How to Reset Your Brain

Visual Freedom

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With everything that’s been going on in 2020, I know I’m not the only one who asked herself if there’s a way to refresh my mind and be more focused. As someone who barely watches the news, I still found myself worrying and feeling anxious way more often than I prefer.

That’s why I spent the past weeks asking myself how to reset my brain to let go of the negative emotions tied to 2020. My goal was to find a process that would help me end this year with more positive than negative feelings.

During my research, I came across brilliant minds such as Jim Kwik, who’ve been studying the brain for decades.

According to Kwik, the key to reset your mind is taking small steps to feel safe in the present moment. That’s because it’s impossible to feel well and perform at our best if we don’t feel safe.

Here are some more of these small steps that might help you untangle your mind and feel more relaxed, even during difficult times:

Honor Your Habits

The easiest yet most underrated way to feel safer and have a sense of control is by sticking to a daily routine.

The pandemic forced many of us to change our daily schedules and adapt to a new reality during our work and private lives.

Yet, what most people underrate is that we can still follow certain routines that make us feel safe and give us a sense of stability, no matter how noisy the world seems to be.

Even though you might have to work from home, take care of the kids, and follow other duties, creating routines will help you feel more relaxed.

For me, the cornerstone is to take care of what I do first thing in the morning.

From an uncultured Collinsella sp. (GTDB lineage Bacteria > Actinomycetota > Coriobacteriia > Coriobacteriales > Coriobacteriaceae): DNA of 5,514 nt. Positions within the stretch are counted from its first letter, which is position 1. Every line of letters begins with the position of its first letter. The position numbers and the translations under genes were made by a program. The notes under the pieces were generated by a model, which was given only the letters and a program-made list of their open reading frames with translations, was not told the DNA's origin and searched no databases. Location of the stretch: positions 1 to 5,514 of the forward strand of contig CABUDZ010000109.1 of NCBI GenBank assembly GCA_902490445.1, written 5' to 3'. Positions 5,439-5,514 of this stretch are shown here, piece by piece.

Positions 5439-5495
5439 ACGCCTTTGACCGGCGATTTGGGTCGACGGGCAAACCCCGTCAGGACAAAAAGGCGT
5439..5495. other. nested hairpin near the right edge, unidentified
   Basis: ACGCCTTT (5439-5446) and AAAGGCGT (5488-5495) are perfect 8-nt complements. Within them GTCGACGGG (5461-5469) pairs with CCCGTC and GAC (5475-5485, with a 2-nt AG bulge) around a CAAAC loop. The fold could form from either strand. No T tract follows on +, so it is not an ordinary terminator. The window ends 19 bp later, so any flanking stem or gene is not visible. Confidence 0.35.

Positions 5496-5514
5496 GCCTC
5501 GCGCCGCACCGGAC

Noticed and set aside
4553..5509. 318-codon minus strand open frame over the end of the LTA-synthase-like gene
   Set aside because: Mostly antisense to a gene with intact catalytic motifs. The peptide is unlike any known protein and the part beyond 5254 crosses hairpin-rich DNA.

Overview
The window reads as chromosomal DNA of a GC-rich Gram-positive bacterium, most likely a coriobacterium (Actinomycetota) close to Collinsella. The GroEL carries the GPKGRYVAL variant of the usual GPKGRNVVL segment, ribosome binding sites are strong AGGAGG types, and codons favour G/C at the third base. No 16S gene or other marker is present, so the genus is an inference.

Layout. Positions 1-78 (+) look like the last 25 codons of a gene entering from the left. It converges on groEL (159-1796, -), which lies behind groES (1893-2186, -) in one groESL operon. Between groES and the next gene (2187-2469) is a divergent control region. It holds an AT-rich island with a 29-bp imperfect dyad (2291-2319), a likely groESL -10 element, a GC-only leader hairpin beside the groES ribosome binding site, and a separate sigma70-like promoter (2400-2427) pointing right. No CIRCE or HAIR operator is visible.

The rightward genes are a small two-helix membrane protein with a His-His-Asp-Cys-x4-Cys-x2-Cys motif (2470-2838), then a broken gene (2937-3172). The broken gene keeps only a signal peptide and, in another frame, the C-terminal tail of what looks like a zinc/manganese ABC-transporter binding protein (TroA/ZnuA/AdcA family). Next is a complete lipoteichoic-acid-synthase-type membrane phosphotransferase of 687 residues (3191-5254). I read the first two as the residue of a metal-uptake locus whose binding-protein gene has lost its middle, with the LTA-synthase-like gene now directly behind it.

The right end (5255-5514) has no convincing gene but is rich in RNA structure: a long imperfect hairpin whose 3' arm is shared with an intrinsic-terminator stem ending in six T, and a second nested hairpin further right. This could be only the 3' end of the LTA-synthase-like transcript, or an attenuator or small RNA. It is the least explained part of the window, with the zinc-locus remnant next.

My morning routine helps me start each day with a positive intention and take time for my personal and spiritual growth, no matter how busy the rest of the day will be.

I’ve already been working from home before the pandemic, yet, I’ve been spending lots of time outside. I’ve been eating out almost daily, joining events, and going to the gym. Now that I’m spending 99% of my time at home (mostly in front of my computer), I find it even more important to take care of myself.

Otherwise, I quickly find myself feeling overwhelmed.

When I wake up late or have a busy schedule, I’m often tempted to skip my morning routine and dive straight into work, but whenever I did that, I regretted it.

During the past months, I learned how hard it is to perform at my best if I try to force myself to do certain things instead of taking care of my wellbeing.

How you can do it:

Take a few minutes to remind yourself of all the routines that helped you feel happier, healthier, and more relaxed in the past.

Once you have a few ideas, ask yourself how you could incorporate some of them into your current daily life despite everything that’s going on.

Coming up with these solutions might not be easy, but it will be worth it.

You can think of routines to practice before and after work, exercise habits, eating habits, routines with your kids or partner, and rituals that might help you feel more relaxed.

Quite often, we tend to overcomplicate life. To give your brain a mental restart, allow yourself to honor the simple things such as a few calm minutes during breakfast, lunch, and dinner.

Your daily routines can be anything: a daily green smoothie that helps you feel more energized, a warm bath, a 30-minute walk, or anything else that enables you to regain mental clarity.

The most important rule when creating those new routines is to start small.

Aiming for five new habits all at once will likely end up in frustration. Instead, begin with one or two small steps and make sure you stick to them, no matter how busy life gets.

Untangle Your Mind With a Brain Dump

One of the most liberating exercises to free your mind is journaling.